New Jersey Official Misconduct Law

We represent clients charged with N.J.S.A. 2C:30-2; New Jersey Official Misconduct complaints and indictments filed in Middlesex County, Monmouth County, Mercer County, Somerset County, Essex County, Union County, and Hudson County.

Under New Jersey Official Misconduct law, only a public servant can be guilty of misconduct in office.

A public servant includes any officer or employee of government including legislators and judges as well as any person participating as a juror, advisor, consultant or otherwise, in performing a government function, but does not include a witness.

The test is whether the person is performing a government function.

A public servant may be convicted of official misconduct even if at the time of the offense he or she had been suspended from active duty.

A person may be guilty of the crime of official misconduct as an accomplice even though that person is not a public servant.

Under New Jersey Official Misconduct law the public servant's action or omission must be coupled with a purpose to obtain a benefit for himself or another or a purpose to injure another or deprive another of a benefit.

Corrupt purpose can be of two types.

First, defendant's purpose is to obtain a benefit for her or another.

Second, public servant seeks to injure some person or deprive them of a gain or advantage - by being denied or impeded in the exercise of some right or privilege.

There must be proof that the public servant's act was unauthorized or committed in an unauthorized manner.

Also, there must be proof that the public servant knew that the act was unauthorized or knew that she acted in an unauthorized manner.

This law does not extend to purely private wrongdoing by one who happens to be a public servant.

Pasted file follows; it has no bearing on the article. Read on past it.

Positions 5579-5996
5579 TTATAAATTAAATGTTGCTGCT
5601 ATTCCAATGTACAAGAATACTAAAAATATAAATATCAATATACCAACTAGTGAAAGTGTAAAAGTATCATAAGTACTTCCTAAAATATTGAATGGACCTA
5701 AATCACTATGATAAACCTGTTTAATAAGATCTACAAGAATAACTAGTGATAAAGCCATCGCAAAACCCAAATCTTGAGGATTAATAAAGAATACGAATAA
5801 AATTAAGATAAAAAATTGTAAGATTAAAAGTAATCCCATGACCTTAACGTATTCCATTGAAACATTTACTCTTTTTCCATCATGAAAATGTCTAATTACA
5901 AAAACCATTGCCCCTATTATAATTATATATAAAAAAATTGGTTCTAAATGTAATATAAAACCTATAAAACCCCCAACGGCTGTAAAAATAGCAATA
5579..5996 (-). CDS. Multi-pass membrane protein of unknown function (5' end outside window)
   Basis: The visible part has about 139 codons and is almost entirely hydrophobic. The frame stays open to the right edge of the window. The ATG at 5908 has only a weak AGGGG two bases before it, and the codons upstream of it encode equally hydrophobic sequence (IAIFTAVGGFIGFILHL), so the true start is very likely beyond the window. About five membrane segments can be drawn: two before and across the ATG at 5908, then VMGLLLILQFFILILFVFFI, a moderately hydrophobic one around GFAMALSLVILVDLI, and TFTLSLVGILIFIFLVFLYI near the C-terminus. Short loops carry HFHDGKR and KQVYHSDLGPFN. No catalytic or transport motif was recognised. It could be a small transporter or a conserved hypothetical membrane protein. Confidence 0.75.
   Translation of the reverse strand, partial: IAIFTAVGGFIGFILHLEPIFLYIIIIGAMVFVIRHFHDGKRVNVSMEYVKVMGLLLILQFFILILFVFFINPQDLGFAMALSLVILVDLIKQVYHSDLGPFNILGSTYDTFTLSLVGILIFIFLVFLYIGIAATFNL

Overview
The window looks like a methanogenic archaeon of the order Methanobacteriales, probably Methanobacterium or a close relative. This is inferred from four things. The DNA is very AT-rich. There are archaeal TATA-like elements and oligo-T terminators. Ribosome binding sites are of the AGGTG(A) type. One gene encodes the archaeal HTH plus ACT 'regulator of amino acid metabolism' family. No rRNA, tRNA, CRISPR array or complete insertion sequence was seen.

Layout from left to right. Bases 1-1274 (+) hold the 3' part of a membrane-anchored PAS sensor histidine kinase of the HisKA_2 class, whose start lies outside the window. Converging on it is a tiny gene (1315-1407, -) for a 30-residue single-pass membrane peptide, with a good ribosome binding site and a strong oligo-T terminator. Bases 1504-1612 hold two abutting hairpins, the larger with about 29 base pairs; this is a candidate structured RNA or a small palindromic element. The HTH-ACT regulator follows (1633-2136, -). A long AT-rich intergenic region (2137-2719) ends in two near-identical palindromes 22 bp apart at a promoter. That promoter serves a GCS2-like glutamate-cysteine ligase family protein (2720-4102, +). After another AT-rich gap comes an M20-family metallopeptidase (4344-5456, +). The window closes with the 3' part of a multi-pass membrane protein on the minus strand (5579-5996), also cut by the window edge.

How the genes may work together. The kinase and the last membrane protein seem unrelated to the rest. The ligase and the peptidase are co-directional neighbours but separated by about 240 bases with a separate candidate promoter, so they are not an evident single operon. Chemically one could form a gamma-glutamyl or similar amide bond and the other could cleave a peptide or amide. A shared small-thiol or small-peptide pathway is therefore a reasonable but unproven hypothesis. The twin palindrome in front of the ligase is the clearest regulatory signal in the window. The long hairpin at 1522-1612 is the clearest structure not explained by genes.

Hence, under New Jersey Official Misconduct law the state must prove the following five elements:

First, defendant was a public servant.

Second, defendant acted with purpose to gain a benefit or to injure or deprive another of a benefit.

Third, the act committed related to the public servant's office.

Fourth, the act must be unauthorized.

Fifth, defendant knew that the act was unauthorized.

If defendant did not know that the act was unauthorized ignorance may very well serve as a viable defense.

Official misconduct is also committed by a public servant who knowingly refrains from performing a duty which is imposed upon him by law or is clearly inherent in the nature of his office.

Severe drug addiction and alcoholism are not a defense to a charge of misconduct in office by a police officer.

There is a seven year statute of limitation for an official misconduct prosecution.

Official misconduct is a crime of the second degree, however, it may be reduced to third degree if the benefit obtained or sought or of which another is deprived is of a value of $200.00 or less.

If the purpose is to injure another it will be a crime of the second degree no matter how slight the injury.

If you have any questions for a New Jersey criminal defense lawyer about a New Jersey Official Misconduct charge, please do not hesitate to contact us.